Can I get health insurance for my child only?


Child-only health insurance policies are bought by parents who are concerned about coverage for their child and want to ensure coverage even if parents get terminated from their job, change jobs, move to other places or get sick or injured. Child-only insurance policies are commonly sold by most health insurance companies.

However, you may find that these are rarer than before.

With the health reform bill regulations, which prohibit insurance providers from denying coverage to children who have pre-existing conditions or who are prone to getting sick or to increase premiums due to the child's health condition, there may be fewer child-only health insurance policies in the market.

What you can do is to try to get a child-only insurance policy from health insurance exchanges, which will be put up as part of the implementation of the health reform bill. These health insurance exchanges will help ensure that you are able to get the child-only insurance policy that you need at affordable prices, even when private health insurance companies refuse to sell these.

However, if you are currently employed, you can get an employer-sponsored health insurance plan, you can include your child as a dependent so that he can get the coverage he needs. It is important to remember that although your primary concern would be your child's welfare and health, you also need to prepare in case you get sick or injured.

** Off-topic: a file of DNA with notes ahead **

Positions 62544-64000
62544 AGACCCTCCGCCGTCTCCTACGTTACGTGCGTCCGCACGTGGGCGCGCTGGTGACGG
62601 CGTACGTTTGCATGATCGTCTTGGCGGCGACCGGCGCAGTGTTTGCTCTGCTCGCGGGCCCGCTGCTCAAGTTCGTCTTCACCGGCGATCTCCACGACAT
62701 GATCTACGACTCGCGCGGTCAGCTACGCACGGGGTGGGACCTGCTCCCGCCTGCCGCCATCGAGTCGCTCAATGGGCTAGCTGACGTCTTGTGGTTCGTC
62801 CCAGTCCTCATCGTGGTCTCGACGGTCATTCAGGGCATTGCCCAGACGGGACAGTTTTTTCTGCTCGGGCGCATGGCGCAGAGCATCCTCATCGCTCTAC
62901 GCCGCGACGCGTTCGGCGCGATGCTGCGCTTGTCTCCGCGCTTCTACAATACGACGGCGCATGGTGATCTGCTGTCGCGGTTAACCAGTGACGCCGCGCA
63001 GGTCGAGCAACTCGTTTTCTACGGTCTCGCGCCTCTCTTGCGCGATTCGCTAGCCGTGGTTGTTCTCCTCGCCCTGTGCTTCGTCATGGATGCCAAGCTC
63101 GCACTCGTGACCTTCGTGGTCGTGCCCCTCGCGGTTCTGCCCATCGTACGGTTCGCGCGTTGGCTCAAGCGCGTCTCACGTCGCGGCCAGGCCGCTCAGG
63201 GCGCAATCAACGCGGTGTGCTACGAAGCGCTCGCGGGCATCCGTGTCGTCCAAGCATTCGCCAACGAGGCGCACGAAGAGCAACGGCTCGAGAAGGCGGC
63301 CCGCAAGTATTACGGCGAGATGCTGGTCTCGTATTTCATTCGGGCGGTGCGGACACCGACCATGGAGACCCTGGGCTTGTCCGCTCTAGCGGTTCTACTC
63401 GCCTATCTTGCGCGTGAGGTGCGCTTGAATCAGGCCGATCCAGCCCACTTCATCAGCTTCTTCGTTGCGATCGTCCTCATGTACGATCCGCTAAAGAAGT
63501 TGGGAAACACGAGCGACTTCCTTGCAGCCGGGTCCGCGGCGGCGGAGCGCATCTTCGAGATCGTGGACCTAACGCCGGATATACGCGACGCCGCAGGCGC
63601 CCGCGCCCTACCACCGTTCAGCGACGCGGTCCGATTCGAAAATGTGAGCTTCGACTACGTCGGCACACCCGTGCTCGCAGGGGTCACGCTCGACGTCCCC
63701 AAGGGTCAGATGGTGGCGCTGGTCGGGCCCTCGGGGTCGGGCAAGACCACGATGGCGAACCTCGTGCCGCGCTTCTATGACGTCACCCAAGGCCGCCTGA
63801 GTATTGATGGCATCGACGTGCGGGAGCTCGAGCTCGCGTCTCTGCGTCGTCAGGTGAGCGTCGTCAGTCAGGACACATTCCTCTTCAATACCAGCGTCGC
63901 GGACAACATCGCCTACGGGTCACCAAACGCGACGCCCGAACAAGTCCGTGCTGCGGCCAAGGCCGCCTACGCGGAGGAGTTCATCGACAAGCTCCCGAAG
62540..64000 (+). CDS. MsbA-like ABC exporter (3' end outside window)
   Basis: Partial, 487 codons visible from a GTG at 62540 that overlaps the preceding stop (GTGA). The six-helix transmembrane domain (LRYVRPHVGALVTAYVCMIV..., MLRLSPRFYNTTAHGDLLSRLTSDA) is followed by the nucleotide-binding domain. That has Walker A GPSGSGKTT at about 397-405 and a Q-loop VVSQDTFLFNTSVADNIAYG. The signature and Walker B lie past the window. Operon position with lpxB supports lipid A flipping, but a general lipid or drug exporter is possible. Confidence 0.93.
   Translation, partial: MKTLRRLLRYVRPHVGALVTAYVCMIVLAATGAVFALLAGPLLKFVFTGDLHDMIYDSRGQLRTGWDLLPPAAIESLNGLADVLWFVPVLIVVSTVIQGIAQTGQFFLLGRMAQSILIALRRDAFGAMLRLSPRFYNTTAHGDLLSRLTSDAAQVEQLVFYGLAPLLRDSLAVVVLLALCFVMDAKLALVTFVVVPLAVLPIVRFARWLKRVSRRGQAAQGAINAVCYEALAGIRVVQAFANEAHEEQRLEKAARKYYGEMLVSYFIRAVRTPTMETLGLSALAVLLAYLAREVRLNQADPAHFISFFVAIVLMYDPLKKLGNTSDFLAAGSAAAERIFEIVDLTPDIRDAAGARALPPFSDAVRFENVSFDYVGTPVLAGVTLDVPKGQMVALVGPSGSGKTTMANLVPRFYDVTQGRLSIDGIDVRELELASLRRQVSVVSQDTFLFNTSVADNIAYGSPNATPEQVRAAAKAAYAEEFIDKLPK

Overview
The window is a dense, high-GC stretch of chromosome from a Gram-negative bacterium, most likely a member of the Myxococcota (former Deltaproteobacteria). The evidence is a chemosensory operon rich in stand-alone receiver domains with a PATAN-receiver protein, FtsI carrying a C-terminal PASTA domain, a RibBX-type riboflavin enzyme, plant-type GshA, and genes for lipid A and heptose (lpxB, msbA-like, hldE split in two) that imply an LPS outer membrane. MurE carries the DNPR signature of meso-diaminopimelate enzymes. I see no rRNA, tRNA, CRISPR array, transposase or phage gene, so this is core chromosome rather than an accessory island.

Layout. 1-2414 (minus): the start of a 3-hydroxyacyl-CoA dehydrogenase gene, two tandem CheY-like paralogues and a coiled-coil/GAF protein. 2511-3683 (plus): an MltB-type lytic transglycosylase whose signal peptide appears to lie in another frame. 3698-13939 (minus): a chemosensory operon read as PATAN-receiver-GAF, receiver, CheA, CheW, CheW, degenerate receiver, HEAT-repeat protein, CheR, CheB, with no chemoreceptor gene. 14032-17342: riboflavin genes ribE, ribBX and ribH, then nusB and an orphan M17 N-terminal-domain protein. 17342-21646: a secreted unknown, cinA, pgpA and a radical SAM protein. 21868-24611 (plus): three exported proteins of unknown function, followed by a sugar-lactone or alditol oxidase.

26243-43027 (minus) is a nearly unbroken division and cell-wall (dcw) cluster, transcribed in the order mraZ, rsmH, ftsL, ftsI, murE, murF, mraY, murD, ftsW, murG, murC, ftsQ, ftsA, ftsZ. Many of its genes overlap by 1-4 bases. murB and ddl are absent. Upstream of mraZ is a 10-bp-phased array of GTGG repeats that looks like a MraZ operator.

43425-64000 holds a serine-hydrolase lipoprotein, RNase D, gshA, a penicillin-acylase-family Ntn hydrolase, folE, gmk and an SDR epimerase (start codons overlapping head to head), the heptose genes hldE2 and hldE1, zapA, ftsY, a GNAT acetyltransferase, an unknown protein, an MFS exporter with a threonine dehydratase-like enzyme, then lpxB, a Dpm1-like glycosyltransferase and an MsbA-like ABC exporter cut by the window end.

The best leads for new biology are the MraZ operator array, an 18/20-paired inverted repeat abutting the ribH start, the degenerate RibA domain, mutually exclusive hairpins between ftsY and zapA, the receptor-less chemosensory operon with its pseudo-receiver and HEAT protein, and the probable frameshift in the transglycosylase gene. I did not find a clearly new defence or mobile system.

The good news is that the health reform bill will vastly improve the landscape for child insurance. Apart from the already-mentioned fact that insurance companies can't deny coverage or raise premiums due to health conditions, the bill offers the following:

  • More access to Children's Health Insurance Program. With more funding from the federal government, states can now give more grants to those who need insurance.
  • Improved pediatric benefit package. Under the new health plans that will be offered, the bill requires that vision and oral benefits be included.
  • Preventive care programs.
  • Programs to ensure delivery of quality care to children.
  • Extension of coverage to foster care children who are aging out of their Medicaid coverage
  • Enabling more children to have Medicaid coverage by expanding eligibility for children from families with 133% of poverty, instead of the previous 100% of poverty.
  • Extend the coverage of children so that they can stay under their parents' policy up until they are 26 years old.
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